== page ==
"Only the fellow".

"Only the one, then".

"It's a good likeness".

"Six hundred and fifty thousand - it's unique".

"On account of its being such a good likeness - such a stupid, fatuous face".

"At your service".

"And have it sent to the town-house." "As you wish, Your Lordship."

A deep bow accompanied by a catarrhal wheeze.

A snap of the fingers from the doorway (one-two!) and the Newfoundland laboriously scrambles to its feet, and shaking its shaggy coat, follows his master, glossy-bright. Outside it leaps lazily into the carriage which shudders under his weight, engulfs him and his master - and is gone.

I stand benumbed with shock: I cannot speak, cannot even stammer. Cannot. And in a few moments, when the numbness should bv rights be wearing off I become aware that it is not abating at all. That I really cannot produce a sound. This makes me number than ever. An incomprehensible oppression weighs on my benumbed brain, a crystalline dimness descends upon it.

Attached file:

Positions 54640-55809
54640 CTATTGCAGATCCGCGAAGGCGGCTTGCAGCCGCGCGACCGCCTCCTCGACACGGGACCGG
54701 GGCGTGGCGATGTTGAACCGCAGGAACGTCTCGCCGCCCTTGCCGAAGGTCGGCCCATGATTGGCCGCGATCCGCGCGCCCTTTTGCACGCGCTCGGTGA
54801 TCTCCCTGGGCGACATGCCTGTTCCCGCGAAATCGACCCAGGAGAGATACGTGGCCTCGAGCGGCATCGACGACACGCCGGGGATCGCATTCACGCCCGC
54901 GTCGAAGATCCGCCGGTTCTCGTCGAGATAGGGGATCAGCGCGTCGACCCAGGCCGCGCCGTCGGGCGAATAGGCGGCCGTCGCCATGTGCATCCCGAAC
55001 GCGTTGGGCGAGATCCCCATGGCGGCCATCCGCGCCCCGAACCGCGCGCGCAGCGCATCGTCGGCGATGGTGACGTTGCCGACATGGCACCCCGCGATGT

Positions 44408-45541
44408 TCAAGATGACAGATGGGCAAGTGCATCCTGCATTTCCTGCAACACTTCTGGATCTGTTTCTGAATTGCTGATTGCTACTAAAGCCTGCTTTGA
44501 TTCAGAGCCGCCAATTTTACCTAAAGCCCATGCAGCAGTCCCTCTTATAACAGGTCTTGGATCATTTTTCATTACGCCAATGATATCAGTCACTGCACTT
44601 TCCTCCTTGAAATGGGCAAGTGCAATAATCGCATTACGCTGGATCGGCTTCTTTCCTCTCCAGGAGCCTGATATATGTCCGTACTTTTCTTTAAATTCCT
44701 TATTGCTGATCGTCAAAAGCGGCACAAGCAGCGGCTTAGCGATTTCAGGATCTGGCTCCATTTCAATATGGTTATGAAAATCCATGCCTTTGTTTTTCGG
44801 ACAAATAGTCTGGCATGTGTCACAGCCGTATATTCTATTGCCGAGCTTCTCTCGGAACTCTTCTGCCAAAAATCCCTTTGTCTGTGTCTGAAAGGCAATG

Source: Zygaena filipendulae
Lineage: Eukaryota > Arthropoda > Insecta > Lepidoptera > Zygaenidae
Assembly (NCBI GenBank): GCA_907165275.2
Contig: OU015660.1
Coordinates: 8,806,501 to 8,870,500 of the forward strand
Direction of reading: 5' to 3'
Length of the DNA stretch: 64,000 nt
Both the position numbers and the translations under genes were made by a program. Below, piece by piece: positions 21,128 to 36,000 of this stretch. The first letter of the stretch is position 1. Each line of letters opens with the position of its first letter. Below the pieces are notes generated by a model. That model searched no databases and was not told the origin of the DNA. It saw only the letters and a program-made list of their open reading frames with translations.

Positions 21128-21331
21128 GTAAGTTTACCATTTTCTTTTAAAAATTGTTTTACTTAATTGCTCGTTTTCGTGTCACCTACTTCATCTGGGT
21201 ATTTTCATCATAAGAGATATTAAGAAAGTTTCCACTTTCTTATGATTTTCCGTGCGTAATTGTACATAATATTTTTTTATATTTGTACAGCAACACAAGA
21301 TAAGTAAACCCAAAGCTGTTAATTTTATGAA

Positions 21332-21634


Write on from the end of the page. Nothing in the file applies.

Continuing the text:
Through this glazed luminosity all I can remember is some hulking shop assistant catching my Kornelia up and slinging her over his shoulder. Kornelia lies stiff as a beam across those shoulders and if a cry for help froze on her lips, her unseeing eyes reveal nothing as they meet mine. She swings awkwardly lumpish on her way into the stockroom.

I am swathed in rustling brown wrapping paper, tilted, laid flat and tied up with string, caught up and carried - by whom or where 1 do not know. In that shaking, shuddering corner (if it was that, but even the rumble of the carriage only seemed to be; it was not meant for me) I stared into that inner darkness where I was last - but could not see myself anywhere.


Translated by Eszter Molnár


First published in the Right to Sanity. A Victor Hatar Reader by Corvina Books Limited, Budapest 1999



  © All rights belong to the authors or their heirs. 2004.